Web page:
Risk-free asset

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Risk-free asset

An asset whose future normal return is known today with certainty.

Risk-Free Asset

An asset in which the return is known with certainty. The certainty generally comes from a supreme amount of confidence in the issuer of the asset; for example, Treasury securities are considered risk-free because the United States government is considered the best possible issuer. Critics contend that there is no such thing as a risk-free asset because, in theory, even the US government could default. However, risk-free assets have such a low level of risk that it may be ignored. Nonetheless, risk-free assets usually have a low rate of return, and, as a result, even these are exposed to inflation risk.
References in periodicals archive ?
R is the low risk return rate: it is the return rate of a riskless asset whose emitter is characterized by a higher level of solvency (example, Sovereign Sukuk Ijara (8)).
Participants will trade two assets, a one-period riskless asset and a long-lived stock, in an environment consistent with the existence of asset price bubbles in equilibrium.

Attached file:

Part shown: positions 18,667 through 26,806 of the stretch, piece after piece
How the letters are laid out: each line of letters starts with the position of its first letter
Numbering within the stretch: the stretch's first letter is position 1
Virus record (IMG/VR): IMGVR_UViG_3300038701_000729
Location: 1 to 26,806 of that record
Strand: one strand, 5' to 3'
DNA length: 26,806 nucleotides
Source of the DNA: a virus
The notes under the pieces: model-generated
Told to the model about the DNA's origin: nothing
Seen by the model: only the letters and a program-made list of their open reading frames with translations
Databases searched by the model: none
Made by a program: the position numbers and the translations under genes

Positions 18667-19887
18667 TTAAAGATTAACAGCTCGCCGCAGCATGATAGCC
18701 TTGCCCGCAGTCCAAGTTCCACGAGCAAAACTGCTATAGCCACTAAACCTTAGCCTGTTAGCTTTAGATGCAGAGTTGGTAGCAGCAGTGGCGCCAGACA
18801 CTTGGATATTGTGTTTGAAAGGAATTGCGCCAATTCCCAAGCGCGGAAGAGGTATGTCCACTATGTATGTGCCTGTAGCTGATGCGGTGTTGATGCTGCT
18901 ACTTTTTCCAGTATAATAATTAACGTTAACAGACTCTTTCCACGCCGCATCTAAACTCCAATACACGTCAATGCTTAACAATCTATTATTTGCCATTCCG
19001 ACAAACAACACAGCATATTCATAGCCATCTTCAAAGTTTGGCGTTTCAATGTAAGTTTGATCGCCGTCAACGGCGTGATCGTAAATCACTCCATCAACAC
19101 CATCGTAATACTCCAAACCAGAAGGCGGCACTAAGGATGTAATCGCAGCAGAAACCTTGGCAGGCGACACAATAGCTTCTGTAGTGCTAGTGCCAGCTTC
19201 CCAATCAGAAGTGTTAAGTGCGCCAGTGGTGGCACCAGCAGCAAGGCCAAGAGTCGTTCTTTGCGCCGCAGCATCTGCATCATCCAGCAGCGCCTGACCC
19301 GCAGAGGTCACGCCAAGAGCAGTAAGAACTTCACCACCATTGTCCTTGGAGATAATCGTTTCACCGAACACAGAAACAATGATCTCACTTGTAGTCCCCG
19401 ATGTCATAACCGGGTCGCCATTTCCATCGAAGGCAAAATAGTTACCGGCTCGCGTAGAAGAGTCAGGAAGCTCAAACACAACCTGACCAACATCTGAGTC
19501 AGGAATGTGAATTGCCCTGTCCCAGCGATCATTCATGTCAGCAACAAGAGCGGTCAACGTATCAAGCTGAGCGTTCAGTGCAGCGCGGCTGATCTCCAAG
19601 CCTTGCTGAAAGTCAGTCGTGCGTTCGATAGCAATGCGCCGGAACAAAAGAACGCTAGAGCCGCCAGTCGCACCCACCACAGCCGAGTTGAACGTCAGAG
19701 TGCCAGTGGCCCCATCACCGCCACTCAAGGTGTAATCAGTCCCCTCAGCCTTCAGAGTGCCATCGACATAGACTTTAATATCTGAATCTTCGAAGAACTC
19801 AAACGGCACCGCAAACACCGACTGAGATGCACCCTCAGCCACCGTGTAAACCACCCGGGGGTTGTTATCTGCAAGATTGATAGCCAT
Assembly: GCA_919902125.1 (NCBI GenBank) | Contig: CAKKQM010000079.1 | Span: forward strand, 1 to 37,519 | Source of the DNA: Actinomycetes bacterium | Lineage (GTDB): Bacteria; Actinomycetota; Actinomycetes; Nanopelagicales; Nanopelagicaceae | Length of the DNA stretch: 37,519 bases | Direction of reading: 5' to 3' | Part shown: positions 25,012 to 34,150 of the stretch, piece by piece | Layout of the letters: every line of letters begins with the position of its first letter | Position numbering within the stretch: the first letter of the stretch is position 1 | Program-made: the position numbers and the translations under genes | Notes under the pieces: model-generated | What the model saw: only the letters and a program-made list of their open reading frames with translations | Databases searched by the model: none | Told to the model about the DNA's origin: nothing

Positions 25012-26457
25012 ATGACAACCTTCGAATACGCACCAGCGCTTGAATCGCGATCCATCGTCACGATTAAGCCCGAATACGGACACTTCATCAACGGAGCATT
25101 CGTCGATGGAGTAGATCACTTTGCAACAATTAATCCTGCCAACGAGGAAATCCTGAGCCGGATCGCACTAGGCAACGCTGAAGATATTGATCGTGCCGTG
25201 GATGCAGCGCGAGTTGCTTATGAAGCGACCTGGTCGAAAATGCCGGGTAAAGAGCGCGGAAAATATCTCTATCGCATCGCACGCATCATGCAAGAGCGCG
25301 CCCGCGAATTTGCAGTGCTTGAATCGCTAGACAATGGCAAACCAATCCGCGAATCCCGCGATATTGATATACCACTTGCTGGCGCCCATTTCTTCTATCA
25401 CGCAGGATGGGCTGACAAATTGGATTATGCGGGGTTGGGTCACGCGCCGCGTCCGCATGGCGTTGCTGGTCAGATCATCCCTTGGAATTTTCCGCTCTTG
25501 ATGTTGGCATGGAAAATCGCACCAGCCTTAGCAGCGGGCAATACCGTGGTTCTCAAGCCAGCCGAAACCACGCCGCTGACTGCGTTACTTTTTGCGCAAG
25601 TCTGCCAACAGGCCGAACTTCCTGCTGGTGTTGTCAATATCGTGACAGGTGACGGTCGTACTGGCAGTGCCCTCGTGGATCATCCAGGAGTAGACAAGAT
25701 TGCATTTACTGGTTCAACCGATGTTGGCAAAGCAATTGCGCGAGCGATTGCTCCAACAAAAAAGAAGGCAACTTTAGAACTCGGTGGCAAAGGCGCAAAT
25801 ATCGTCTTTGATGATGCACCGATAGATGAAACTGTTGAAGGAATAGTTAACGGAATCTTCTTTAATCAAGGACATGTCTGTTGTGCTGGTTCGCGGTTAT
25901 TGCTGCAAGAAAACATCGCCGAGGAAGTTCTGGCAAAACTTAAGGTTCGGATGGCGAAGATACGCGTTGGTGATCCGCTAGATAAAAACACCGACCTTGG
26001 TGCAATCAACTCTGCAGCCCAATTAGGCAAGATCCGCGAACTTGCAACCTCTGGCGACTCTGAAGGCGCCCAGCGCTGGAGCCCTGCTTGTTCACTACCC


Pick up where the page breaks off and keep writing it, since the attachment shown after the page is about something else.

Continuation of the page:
For long-horizon investors, long-term inflation-indexed bonds are the riskless asset.
Another riskless asset is a loan to a sovereign government.
it] is the excess return of asset i over the riskless asset return in time period t, [[alpha].
Rather, we assume an incomplete market structure in which the riskless asset is the only vehicle for saving and wealth accumulation, as in the classic models of optimal consumption and saving decisions.
t] represents the position of risk asset and riskless asset held in the portfolio, then the wealth process V = [[theta].
n+1] which consist of a riskless asset and n risky assets, traded upon continuously.
As an example, he finds that even investors with strong prior beliefs in the reliability of the CAPM would hold large and stable positions in the Fama-French book-to-market portfolio, rather than investing exclusively in the market portfolio and a riskless asset.
The common ground about all these portfolios lies in the fact that they fulfill the Separation Theorem which states, as Elton and Gruber (1997) remarked, that " if an investor has access to a riskless asset, the choice of the optimum portfolio of risky assets is unequivocal and independent of the investor's taste for expected return or variance".
t]) = 1, and the riskless asset is in zero net supply, [B.